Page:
13. 13. Kato S, Asada R, Kageyama K, Saitoh Y, Miwa N (2011) Anticancer effects of 6-o-palmitoyl-ascorbate combined with a capacitive-resistive electric transfer hyperthermic apparatus as compared with ascorbate in relation to ascorbyl radical generation. Cytotechnology 63: 425–435.
  14. 14. San BH, Moh SH, Kim KK (2013) Investigation of the heating properties of platinum nanoparticles under a radiofrequency current. Int J Hyperthermia 29: 99–105.
  15. 15. Hernández-Bule ML, Trillo MA, Cid MA, Leal J, Úbeda A (2007) In vitro exposure to 0.57 MHz electric currents exerts cytostatic effects in HepG2 human hepatocarcinoma cells. International Journal of Oncology 30: 583–592.
  16. 16. Hernández-Bule ML, Cid MA, Trillo MA, Leal J, Úbeda A (2010) Cytostatic response of HepG2 to 0.57 MHz electric currents mediated by changes in cell cycle control proteins. International Journal of Oncology 37: 1399–1405.
  17. 17. Hernández-Bule ML, Trillo MA, Bazán E, Martínez-Pascual MA, Leal J, et al. (2004) Nonthermal levels of electric currents applied in capacitive electric transfer therapy provokes partial cytotoxic effects in human neuroblastoma cultures Neurocirugia (Astur). 15: 366–371.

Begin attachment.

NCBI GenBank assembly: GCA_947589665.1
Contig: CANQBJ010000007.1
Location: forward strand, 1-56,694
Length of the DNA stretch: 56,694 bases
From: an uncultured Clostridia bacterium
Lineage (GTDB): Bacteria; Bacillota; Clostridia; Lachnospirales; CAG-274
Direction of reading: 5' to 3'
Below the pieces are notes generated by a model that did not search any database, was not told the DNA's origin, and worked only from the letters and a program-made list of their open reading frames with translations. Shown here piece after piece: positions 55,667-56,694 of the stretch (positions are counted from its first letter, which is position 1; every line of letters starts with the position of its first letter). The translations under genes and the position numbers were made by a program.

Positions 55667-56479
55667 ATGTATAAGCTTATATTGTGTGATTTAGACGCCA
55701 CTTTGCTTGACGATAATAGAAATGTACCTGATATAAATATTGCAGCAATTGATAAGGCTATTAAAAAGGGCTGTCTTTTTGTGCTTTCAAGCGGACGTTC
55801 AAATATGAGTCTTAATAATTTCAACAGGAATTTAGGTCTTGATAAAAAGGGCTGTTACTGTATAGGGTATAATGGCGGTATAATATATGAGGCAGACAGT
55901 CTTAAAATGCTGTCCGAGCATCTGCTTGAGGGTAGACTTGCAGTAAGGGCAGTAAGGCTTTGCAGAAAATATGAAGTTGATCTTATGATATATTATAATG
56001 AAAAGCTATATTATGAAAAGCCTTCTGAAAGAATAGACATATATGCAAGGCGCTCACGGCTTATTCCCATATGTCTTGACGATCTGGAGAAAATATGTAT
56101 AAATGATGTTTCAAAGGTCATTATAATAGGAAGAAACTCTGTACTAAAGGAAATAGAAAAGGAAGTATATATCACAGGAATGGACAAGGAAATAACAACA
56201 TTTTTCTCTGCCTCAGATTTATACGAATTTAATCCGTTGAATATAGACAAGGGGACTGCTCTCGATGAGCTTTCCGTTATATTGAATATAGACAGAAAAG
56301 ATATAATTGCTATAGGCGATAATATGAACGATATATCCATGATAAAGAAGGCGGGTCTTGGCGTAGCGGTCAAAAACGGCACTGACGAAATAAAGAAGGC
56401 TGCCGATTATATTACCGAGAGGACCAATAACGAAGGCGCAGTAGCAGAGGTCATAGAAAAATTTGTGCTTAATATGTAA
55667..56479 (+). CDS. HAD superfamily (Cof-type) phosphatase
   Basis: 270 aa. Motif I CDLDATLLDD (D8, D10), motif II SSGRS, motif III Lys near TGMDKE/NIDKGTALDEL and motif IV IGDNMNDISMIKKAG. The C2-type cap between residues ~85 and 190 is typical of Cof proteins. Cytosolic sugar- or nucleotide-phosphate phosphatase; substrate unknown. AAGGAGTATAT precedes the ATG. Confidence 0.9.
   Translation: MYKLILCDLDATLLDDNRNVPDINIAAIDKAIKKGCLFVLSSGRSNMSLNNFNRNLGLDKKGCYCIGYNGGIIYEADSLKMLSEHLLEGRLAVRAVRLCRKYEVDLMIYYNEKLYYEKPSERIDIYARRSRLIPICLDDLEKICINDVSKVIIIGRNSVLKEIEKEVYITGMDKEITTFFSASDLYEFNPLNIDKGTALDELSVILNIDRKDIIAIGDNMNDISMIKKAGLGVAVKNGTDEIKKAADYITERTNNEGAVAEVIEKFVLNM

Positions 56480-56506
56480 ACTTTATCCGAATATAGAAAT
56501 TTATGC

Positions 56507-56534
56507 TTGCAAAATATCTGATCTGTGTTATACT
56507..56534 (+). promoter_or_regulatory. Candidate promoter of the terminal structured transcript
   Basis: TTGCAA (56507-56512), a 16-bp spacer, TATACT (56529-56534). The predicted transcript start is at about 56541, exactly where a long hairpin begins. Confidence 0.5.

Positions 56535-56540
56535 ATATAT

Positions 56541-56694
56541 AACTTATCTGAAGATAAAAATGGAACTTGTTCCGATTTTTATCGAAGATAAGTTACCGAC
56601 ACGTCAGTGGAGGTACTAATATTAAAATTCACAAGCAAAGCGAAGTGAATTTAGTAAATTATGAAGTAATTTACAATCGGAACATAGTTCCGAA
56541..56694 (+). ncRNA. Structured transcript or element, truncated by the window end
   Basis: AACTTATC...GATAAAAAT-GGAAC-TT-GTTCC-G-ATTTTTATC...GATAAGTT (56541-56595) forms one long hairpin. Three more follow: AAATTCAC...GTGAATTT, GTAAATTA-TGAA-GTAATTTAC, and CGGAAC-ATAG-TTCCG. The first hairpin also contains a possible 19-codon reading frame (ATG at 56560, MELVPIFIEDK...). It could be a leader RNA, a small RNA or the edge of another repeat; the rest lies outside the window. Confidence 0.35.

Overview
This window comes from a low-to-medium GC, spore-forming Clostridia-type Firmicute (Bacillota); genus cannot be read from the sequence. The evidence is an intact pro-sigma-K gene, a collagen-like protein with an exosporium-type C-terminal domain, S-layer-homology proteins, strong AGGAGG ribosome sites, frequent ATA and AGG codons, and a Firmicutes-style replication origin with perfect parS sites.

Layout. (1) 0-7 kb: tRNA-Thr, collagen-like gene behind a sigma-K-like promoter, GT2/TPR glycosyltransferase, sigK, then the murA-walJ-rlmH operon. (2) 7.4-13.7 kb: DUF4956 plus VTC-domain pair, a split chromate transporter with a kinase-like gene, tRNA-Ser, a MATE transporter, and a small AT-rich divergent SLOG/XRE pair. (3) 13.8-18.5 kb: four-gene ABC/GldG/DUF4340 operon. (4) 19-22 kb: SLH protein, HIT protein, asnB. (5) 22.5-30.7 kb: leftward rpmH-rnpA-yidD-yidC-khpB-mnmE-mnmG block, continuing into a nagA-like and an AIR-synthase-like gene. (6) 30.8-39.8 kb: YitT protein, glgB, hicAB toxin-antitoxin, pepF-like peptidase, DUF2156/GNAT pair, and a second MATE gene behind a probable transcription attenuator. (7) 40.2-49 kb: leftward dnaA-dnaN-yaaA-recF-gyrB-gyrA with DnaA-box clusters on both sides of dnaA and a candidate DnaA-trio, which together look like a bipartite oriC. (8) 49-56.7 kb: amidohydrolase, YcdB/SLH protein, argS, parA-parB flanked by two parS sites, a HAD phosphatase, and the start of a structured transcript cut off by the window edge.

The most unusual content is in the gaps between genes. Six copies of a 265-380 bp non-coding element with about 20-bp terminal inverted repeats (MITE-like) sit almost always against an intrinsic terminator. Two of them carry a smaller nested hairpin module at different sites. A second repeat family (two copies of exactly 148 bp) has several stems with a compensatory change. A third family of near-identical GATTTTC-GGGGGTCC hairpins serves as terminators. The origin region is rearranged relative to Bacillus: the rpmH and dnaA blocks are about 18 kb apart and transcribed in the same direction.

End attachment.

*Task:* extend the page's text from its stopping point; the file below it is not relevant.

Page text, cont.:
18. 18. Hernández-Bule ML, Roldán E, Matilla J, Trillo MA, Úbeda A (2012) Radiofrequency currents exert cytotoxic effects in NB69 human neuroblastoma cells but not in peripheral blood mononuclear cells. Int J Oncol 41: 1251–1259
  19. 19. Caldon CE, Sutherland RL, Musgrove E (2010) Cell cycle proteins in epithelial cell differentiation: implications for breast cancer. Cell Cycle 15: 1918–1928.
  20. 20. O'Brate A, Giannakakou P (2003) The importance of p53 location: nuclear or cyitoplasmic zip code? Drug Resist Updates 6: 313–322.
  21. 21. Yao DF, Dong ZZ, Yao M (2007) Specific molecular markers in hepatocellular carcinoma. Hepatobiliary Pancreat Dis Int 6: 241–247.
  22. 22. Cid MA, Úbeda A, Hernández-Bule ML, Martínez MA, Trillo MA (2012) Antagonistic effects of a 50 Hz magnetic field and melatonin in the proliferation and differentiation of hepatocarcinoma cells. Cell Physiol Biochem 30: 1502–1516
  23. 23. Cheuk W, Chan JK (2004) Subcellular localization of immunohistochemical signals: knowledge of the ultrastructural or biologic features of the antigens helps predict the signal localization and proper interpretation of immunostains. Int J Surg Pathol 12: 185–206.